The ASA examined Ms Willis' social media profiles, including her followers' demographics and posts. While she was active on Instagram, Facebook, and X, the ASA agreed with Postcode Lottery that the proportion of followers aged between 13-17 on Facebook and Instagram was not significant. Considering the low number of followers aged 13-17, the ASA believed that the number of followers under 13 was likely to be even lower, as younger users are less likely to have social media accounts. Due to limitations in X's reporting, the ASA could not obtain a demographic breakdown of Ms Willis' followers on that platform. However, they assumed it would be similar, if not lower, compared to Facebook and Instagram, as X is not as popular among young audiences. Consequently, the ASA agreed with the Postcode Lottery that Ms Willis' social media did not suggest strong appeal to young people.

Finally, the ASA reviewed Ms Willis' endorsement deals with brands like Gillette Venus, Oral B, Marks and Spencer, and Absolute Collage. It agreed with Postcode Lottery that these were adult-focused brands unlikely to appeal to under 18s.

For the reasons outlined above, the ASA concluded that the ad did not violate BCAP Code rules 18.5 (Lotteries) as Ms Willis was not likely to be of strong appeal to children, necessitating no further action.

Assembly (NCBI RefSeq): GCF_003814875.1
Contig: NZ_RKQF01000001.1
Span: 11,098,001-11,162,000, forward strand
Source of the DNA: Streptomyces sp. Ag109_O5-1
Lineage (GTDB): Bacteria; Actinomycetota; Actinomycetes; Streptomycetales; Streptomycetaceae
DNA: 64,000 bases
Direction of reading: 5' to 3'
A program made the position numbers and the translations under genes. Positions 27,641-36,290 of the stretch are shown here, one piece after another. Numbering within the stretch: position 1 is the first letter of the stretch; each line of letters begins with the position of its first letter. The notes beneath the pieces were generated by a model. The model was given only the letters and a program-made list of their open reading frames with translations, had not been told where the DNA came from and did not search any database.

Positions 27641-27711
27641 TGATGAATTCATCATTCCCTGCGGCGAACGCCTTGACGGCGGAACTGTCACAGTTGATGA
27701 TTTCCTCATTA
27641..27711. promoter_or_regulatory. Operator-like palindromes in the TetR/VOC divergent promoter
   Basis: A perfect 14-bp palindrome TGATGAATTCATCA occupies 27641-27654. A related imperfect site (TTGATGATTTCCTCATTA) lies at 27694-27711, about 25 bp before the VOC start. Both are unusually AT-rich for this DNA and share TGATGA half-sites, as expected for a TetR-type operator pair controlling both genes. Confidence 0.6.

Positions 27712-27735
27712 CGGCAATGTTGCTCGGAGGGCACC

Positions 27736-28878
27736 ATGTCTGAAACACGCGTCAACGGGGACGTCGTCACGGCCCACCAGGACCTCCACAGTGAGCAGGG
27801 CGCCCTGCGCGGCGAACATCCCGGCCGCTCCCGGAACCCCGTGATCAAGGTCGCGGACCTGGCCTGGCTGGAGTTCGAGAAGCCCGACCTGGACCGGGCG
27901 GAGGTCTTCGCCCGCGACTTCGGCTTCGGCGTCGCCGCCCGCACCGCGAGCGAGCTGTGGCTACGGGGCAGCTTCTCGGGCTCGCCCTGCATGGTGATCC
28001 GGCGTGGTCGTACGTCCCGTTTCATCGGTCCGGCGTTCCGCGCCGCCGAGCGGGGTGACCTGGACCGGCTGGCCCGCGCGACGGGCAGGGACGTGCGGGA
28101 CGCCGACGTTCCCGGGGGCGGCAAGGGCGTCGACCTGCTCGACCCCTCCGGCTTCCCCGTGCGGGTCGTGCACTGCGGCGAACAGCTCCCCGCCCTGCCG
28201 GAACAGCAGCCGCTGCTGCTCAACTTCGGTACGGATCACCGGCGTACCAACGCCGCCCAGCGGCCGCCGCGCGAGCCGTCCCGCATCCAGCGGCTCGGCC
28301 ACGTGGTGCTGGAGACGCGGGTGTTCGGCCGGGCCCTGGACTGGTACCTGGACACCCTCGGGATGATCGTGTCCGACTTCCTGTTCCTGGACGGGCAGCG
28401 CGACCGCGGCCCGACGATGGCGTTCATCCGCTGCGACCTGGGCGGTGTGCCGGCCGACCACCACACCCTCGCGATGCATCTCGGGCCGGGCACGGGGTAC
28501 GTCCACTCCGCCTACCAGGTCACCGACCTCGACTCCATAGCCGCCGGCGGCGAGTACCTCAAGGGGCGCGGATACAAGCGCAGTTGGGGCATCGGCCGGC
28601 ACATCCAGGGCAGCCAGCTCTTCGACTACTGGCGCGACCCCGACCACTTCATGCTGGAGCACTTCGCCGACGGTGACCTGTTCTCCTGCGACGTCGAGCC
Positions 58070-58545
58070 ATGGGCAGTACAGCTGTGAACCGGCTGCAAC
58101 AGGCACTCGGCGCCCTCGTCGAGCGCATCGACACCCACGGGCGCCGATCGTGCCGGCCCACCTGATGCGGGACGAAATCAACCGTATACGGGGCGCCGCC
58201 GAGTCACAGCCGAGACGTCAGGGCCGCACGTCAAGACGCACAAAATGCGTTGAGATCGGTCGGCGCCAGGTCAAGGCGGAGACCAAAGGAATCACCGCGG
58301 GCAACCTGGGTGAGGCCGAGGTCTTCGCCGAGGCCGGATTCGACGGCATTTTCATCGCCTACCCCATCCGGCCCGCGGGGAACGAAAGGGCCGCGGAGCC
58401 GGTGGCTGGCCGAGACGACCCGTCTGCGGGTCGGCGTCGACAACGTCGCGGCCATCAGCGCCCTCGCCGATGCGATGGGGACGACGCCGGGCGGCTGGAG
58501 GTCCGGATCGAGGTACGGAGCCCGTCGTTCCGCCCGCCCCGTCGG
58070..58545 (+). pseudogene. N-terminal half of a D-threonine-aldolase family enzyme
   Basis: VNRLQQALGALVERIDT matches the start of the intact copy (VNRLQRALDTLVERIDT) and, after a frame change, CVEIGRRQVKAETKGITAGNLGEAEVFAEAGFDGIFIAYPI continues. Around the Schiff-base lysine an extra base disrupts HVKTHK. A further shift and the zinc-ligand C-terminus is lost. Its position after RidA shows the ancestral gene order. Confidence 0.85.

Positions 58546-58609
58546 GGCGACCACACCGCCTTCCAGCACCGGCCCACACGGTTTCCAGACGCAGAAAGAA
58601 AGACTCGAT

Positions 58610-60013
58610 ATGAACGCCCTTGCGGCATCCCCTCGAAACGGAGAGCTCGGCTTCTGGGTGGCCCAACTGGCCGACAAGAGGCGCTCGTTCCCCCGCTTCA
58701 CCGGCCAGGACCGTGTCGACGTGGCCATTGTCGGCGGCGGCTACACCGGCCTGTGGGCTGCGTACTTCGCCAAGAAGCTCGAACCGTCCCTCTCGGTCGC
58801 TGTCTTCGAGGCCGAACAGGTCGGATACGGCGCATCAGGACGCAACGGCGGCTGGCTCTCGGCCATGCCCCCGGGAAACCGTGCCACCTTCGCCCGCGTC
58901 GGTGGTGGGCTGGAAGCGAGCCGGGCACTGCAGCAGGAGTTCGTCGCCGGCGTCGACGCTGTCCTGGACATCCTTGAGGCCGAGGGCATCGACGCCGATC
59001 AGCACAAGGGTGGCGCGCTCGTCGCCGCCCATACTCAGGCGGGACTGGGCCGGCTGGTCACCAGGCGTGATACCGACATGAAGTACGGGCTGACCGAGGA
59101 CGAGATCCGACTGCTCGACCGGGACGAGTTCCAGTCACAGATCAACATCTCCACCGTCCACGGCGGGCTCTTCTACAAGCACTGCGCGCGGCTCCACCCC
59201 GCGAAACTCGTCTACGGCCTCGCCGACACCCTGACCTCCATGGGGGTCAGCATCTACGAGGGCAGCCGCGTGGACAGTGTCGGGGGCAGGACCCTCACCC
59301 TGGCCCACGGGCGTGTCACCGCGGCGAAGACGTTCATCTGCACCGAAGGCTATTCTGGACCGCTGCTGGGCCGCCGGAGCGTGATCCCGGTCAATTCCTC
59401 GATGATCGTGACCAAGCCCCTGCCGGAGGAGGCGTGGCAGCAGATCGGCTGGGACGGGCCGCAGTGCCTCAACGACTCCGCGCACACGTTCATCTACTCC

Key Takeaways:

  1. An individual’s social media presence seems to be a frequent factor considered by the ASA in determining whether a person is likely to be of strong appeal to young people. See other examples here and here.
  2.  In assessing whether an individual is likely to be of strong appeal to those under 18, the ASA considers both the individual’s occupation and the timing of that role. If there is a gap between the role and the airing of the ad, the ASA might deem it irrelevant. Another example of this can be found here.
  3. The ASA will assess a range of sources when considering whether a personality appeals to young people, from BARB data supplied by advertisers to the types of commercial partnerships held by the individual.
  4. Companies should be vigilant in complying with advertising standards and carefully assess the potential appeal of their promotions to young audiences before launching an ad.

Co-authored by Chelsea Kent, trainee solicitor.